Easily grown in average, medium wet, well-drained soils in full sun. Prefers consistently moist, humusy loams, but established trees demonstrate adaptibility to a wide range of soils and growing conditions. Female trees produce abundant seed crops in some years, and may freely self-seed.
Fraxinus pennsylvanica, commonly called green ash, has the largest growing range of any of the native ashes, extending from Nova Scotia to Alberta south to Florida and Texas. This is a lowland species that is commonly found throughout the State of Missouri in low woods, floodplains and along streams, ponds and sloughs (Steyermark). It is a medium sized tree, typically growing 50-70’ tall. Young trees are pyramidal in shape, gradually maturing to a more rounded but usually irregular crown. Green ash is similar in appearance to white ash (see Fraxinus americana), except, inter alia, (a) flowers appear after the foliage emerges, (b) leaflet undersides are green, (c) leaflets are toothed from midleaf to tip and (d) leaflet stalks are winged. Green ash is primarily dioecious (separate male and female trees). Clusters of apetulous purplish male and female flowers appear on separate trees in April-May after the foliage emerges. Fertilized female flowers give way to drooping clusters of winged samaras (to 2” long) that ripen in fall and may persist on the tree throughout winter. Features odd-pinnate compound leaves, each with 5-9 leaflets. Oval to oblong-lanceolate leaflets (3-4” long) are medium green above and below. Foliage turns yellow in fall, with the quality of the fall color often varying considerably from year to year. Gray-brown bark develops distinctive diamond-shaped ridging on mature trees. As with white ash, the wood of green ash is commercially used for a variety of products including tool handles, oars, garden furniture and sports equipment.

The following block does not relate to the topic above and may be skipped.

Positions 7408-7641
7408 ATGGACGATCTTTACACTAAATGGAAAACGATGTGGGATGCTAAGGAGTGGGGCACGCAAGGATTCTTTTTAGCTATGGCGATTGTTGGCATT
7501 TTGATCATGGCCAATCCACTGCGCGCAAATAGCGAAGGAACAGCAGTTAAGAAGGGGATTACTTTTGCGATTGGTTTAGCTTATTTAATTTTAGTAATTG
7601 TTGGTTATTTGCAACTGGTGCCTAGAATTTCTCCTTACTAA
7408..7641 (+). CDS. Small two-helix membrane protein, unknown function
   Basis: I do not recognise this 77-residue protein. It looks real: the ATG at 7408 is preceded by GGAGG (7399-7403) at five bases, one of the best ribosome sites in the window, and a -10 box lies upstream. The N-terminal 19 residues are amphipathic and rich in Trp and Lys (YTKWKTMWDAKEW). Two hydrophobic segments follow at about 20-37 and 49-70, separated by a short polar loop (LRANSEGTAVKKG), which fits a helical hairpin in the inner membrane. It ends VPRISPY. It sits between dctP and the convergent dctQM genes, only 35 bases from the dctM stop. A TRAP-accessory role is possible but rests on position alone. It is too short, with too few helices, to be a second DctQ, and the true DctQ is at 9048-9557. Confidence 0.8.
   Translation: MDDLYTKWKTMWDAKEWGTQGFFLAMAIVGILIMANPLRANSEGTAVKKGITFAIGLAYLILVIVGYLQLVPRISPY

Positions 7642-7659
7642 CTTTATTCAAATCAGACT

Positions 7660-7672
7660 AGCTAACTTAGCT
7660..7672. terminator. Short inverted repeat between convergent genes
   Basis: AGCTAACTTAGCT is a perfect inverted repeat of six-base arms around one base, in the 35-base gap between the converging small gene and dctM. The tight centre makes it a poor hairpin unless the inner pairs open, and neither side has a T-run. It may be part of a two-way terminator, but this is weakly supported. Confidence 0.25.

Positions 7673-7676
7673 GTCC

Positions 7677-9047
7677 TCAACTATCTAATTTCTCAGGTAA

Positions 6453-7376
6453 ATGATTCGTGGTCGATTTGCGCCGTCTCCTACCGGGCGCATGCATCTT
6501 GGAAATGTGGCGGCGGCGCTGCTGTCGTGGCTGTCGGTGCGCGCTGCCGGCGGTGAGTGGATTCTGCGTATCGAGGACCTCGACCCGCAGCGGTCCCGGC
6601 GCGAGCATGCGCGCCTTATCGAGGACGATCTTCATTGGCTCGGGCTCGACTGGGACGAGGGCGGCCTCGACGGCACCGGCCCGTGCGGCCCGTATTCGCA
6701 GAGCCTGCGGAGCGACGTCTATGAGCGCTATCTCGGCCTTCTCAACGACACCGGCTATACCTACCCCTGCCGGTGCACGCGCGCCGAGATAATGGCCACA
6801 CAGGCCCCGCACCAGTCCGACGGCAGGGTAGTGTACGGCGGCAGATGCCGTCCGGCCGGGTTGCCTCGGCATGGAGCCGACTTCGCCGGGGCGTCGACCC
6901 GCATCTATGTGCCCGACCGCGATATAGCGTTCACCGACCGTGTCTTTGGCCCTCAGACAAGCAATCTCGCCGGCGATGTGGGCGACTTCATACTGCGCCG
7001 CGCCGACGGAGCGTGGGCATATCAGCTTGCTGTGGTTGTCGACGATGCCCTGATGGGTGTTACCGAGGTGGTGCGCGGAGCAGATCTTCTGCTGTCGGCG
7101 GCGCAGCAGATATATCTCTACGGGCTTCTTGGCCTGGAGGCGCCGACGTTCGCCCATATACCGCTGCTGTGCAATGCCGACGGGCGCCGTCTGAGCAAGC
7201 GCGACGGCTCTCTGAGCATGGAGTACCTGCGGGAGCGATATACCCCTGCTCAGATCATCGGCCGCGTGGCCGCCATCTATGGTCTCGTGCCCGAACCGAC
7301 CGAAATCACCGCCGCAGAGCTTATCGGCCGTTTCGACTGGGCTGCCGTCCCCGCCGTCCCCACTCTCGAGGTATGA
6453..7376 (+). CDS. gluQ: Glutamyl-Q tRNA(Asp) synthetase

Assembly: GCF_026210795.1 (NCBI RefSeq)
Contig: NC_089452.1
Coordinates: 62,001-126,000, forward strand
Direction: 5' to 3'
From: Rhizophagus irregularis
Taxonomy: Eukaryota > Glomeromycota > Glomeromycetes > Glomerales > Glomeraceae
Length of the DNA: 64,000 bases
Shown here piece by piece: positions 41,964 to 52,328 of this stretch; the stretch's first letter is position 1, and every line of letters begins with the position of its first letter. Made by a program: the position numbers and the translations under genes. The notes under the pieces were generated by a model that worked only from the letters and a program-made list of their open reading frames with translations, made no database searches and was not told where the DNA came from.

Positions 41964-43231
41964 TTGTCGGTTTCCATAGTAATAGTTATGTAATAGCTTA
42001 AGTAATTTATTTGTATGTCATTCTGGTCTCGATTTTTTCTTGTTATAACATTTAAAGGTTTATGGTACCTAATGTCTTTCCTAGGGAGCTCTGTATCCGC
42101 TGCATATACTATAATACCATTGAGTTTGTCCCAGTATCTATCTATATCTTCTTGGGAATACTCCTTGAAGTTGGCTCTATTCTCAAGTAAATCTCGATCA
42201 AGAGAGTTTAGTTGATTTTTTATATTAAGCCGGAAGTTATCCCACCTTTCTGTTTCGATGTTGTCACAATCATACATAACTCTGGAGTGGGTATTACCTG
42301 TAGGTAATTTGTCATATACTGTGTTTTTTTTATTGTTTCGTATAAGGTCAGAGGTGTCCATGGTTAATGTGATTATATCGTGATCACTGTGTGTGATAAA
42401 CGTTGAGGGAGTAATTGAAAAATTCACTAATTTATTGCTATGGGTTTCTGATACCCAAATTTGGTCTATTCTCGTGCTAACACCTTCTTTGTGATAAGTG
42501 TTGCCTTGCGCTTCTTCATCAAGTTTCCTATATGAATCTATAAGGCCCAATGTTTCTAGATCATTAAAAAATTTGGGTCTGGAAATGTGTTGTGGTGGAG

Emerald ash borer is native to Asia. It was first discovered in the U. S. (southeastern Michigan) in 2002. It has now spread to a number of additional states in the northeast and upper Midwest, and is expected to continue spreading. Emerald ash borer will typically kill an ash tree within 3-5 years after infestation. Once infestation occurs, it is very difficult to eradicate this pest which feeds under the bark and bores into wood. This borer now constitutes a serious threat to all species of ash in North America. Green ash trees are generally susceptible to a number of additional insect problems including ash borer, lilac borer, carpenter worm, oyster shell scale, leaf miners, fall webworms, ash sawflies and ash leaf curl aphid. Potential disease problems include fungal leaf spots, powdery mildew, rust, anthracnose, cankers and ash yellows. General ash decline is also a concern. Brittle branches are susceptible to damage from high winds and snow/ice.
Planting new green ash trees is no longer recommended given the susceptibility of this tree to the emerald ash borer. Ash trees have typically been used over time in a variety of applications including shade tree, street tree or lawn tree.